That Dam Guide has been running small group minivan tours outside Amsterdam to Keukenhof Gardens for a few years now. We start bright and early, at 08h30 to catch the early morning dew in the gardens. Even though we have small groups of 8 people maximum, it is just not possible to explore the gardens as a group. As you can see from the above photos, there is just so much to catch the eye. Keeping a group together is like trying to herd cats. So we don’t even try to. We keep tabs on what’s looking best in the gardens throughout the season and suggest a walking route for you to enjoy at your own pace. We are always nearby, a phone call away if needed. I’m adding in more exotic tulips here as I just can’t bear not to. This is what I am talking about when I say make sure you have a backup battery charge and memory space on your camera! These flowers demand to be photographed.
If you join one of our tours, we visit a nature reserve near the bulb fields to a very local hideaway where we go for a pancake lunch. The first year I was running these tours, the staff there asked me, in a very friendly but somewhat flummoxed way: “Who are you and why are you here with different people so often and how did you find out about us?” I replied: “I find it difficult to maintain friendships.” Then I explained how a good friend of mine who spends a lot of time in the neighbouring nature reserve photographing wildlife showed me the place and suggested I bring people here. It’s been great and we are the only tour group that visit. We’re so welcome now that we even get a plate of complimentary ‘bitterballen’, one for each person, a favourite Dutch snack before tucking in to a traditional pancake lunch, with, believe it or not, a vegan pancake option too!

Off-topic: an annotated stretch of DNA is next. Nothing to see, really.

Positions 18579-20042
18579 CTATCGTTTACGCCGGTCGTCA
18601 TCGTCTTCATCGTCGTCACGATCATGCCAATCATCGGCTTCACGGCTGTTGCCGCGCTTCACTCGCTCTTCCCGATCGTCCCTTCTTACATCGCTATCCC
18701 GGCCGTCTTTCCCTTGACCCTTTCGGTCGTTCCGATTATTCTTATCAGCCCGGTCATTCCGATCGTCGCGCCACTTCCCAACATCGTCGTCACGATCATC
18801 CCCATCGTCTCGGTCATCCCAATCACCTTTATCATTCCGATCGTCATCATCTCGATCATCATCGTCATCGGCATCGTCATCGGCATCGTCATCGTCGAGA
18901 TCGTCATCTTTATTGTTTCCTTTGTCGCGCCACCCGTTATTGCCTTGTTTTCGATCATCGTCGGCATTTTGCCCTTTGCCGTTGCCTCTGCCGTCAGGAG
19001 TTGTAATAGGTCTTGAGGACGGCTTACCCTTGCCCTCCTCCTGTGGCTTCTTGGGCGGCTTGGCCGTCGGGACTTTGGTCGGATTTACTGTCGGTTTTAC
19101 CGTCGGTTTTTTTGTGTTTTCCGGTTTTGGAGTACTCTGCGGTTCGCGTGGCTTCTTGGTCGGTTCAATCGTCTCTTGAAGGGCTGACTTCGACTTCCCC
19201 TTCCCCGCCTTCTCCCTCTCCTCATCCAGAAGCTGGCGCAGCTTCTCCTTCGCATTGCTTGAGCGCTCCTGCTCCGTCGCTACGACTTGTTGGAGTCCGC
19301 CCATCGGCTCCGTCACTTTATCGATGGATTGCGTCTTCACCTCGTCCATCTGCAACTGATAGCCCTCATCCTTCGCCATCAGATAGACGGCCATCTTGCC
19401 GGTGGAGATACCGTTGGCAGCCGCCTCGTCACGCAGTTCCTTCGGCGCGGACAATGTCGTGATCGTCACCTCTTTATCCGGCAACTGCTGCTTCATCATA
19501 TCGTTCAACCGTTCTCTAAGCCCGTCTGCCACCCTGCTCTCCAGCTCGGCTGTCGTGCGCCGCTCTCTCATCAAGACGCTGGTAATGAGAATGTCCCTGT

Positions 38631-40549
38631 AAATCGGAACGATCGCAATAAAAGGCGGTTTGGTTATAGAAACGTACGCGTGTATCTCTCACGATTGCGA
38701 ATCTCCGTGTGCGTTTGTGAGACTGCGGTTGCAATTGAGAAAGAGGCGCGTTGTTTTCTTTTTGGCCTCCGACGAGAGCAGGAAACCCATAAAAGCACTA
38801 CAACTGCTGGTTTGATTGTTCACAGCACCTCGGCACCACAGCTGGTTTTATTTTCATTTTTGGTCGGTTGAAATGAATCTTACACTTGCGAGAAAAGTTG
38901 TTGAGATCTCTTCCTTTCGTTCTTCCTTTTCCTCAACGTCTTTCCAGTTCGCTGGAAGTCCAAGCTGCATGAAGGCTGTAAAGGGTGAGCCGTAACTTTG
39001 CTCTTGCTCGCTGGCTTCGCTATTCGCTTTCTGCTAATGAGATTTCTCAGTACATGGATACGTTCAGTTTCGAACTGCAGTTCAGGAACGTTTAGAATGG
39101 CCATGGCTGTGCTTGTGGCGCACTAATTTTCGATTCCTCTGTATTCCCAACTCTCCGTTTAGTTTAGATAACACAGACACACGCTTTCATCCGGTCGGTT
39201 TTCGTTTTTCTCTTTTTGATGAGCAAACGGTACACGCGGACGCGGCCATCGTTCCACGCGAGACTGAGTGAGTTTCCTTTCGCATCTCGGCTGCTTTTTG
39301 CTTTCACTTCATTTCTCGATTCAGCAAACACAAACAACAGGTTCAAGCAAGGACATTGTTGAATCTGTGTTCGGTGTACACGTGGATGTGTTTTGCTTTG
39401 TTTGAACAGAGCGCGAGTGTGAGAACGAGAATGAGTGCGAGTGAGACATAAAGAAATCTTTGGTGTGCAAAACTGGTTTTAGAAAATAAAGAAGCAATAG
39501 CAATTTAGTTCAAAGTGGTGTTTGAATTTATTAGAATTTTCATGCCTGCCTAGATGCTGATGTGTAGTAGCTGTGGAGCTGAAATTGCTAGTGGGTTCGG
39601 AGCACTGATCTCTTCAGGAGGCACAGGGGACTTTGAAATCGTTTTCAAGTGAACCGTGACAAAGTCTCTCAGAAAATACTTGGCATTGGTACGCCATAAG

On the way back to Amsterdam, we visit Haarlem and take you on a 1 hour guided walk through its lovely medieval centre. It is a delightful town, not nearly as busy as Amsterdam. It is more or less the same age as Amsterdam but smaller and cosier. There are no trams and not nearly the volume of cyclists. On the edge of the old town in Haarlem is a majestic windmill used for milling flour. We wrap up the day with a 30 minute guided tour through the windmill by a local enthusiast because when people thing Holland, they think tulips and windmills!
Our tours have an 8 person limit, because that is how many passenger seats there are in our minivan! We have put together what we think is the perfect day tour outside Amsterdam that ticks off a lot of essential Dutch experiences. We chose the places we visit because they are off the usual tourist track and special to us.